And then it's pine on the straight bits that come down, and then oak sills.
Did you put those trunks in? - Yeah, we did.
- Are they from the woods? Lovely.
For Claire, practicality is the key.
The property has to be able to accommodate wedding guests come rain or shine.
So, this is the old part of the house.
Everything in here is original.
It's at least 200 years old.
There's so many different places in this venue itself where people could get married.
A lot of people would be interested in trying to do something in the woods.
Your garden is perfect.
Even just the tiny little bit of stream that you cross over The old clapper bridge.
There's just something exceptionally charming about that.
This would be a beautiful place for the bride and groom to walk in onto the bridge.
- Everybody else gathered here.
- Really special.
To have it in a private home as well.
- It's exclusive and it's only - Feels intimate.
It's a great destination, so I think today's gone very well.
The property is amazing, perfect for ceremonies.
I don't think it could have gone better.
Claire looks to be on to a winner here, and so will the first lucky couple to exchange vows in this perfect, peaceful place.
It's one thing enticing people to come and stay in Cornwall, but tempting them to take up a more permanent residence requires a special touch.
Good morning, Sylvia.
It's Rosie at Marshall's.
How are you? In the tiny village of Mousehole, in the far reaches of West Cornwall, Rosie Blewett knows only one way to do business: The village way.
I work here in Marshalls in the Mousehole office, in a tiny fishing village.
It's not somewhere you'd expect to see an estate agent's, but we do actually do very well.
Rosie makes up part of this team of estate agents and has lived in the village all her life.
Mousehole's world famous.
They get holidaymakers from all over the world.
And once they've been, and once they've stayed here, everyone falls in love with it.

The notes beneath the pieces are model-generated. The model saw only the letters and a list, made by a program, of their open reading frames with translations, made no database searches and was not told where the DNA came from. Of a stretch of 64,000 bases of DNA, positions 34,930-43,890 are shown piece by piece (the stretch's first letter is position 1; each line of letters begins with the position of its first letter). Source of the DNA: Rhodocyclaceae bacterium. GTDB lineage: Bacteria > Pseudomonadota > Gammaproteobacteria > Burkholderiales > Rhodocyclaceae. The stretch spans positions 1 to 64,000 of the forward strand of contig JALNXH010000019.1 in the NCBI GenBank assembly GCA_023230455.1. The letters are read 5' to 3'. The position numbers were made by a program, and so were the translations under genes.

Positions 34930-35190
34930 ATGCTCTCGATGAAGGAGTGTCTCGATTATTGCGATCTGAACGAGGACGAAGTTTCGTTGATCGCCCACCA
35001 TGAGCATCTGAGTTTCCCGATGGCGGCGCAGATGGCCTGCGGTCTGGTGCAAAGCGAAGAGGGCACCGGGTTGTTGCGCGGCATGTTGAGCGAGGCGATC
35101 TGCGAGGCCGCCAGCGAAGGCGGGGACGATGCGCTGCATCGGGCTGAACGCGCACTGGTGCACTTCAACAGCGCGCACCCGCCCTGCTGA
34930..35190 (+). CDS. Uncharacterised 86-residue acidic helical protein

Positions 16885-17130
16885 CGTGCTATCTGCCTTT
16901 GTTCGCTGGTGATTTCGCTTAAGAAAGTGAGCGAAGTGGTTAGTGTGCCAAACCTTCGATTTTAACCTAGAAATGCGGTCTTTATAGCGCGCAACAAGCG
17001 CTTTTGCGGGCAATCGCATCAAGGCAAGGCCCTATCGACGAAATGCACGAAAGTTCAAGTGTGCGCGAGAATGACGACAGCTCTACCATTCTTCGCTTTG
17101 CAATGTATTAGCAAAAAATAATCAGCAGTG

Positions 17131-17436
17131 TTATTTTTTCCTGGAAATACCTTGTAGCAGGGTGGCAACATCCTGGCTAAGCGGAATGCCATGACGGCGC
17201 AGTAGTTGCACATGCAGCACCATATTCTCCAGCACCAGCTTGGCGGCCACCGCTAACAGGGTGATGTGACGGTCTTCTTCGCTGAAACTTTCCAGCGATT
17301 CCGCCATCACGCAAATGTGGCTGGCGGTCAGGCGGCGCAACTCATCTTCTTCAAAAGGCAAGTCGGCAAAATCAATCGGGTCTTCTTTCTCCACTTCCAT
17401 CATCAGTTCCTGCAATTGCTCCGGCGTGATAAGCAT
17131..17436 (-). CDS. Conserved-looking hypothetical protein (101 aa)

It's like being on holiday every day.
It's because it doesn't feel real.
Mousehole doesn't feel real.
I'm sold, and so are scores of holidaymakers, who take a trip here every year, encounter this jolly bunch of ladies and take the decision to migrate west.
Hello, is that Claire? It's always good fun because you're trying your best to really show off a place, and one of the local fishermen might say something very rude to you, or rude about the property or something like that.
If a property's up for sale for a quarter of a million, he'll shout out, "You're being robbed.
" Let's face it, estate agents often get a bad press for their, shall we say, inventive use of sales speak? But in a close-knit community like this, that's not an option.
We could never tell any lies in our office.
They end up as your neighbours, really.
You queue up in the shop with them and stuff, but I like it.
Today, Rosie's introducing a couple from Northern Ireland to the charms of Mousehole and she's hoping they'll be sympathetic to the compact style of living.
They don't call it Mousehole for nothing, you know.
They are definitely keen on having a second home to let out, so, hopefully, they'll come and fall in love with it and job will be a good 'un.
Mind the steps.
She's showing them around this two-bedroom property right in the heart of the village.
It's on the market for just under £190,000.
Nice work surfaces.
Ladies always like them.
This rather bijou home is typical of Cornish cottages, and would have been built for the village's fishermen.
It's perfect second home territory, which has become an increasingly controversial matter here in Cornwall.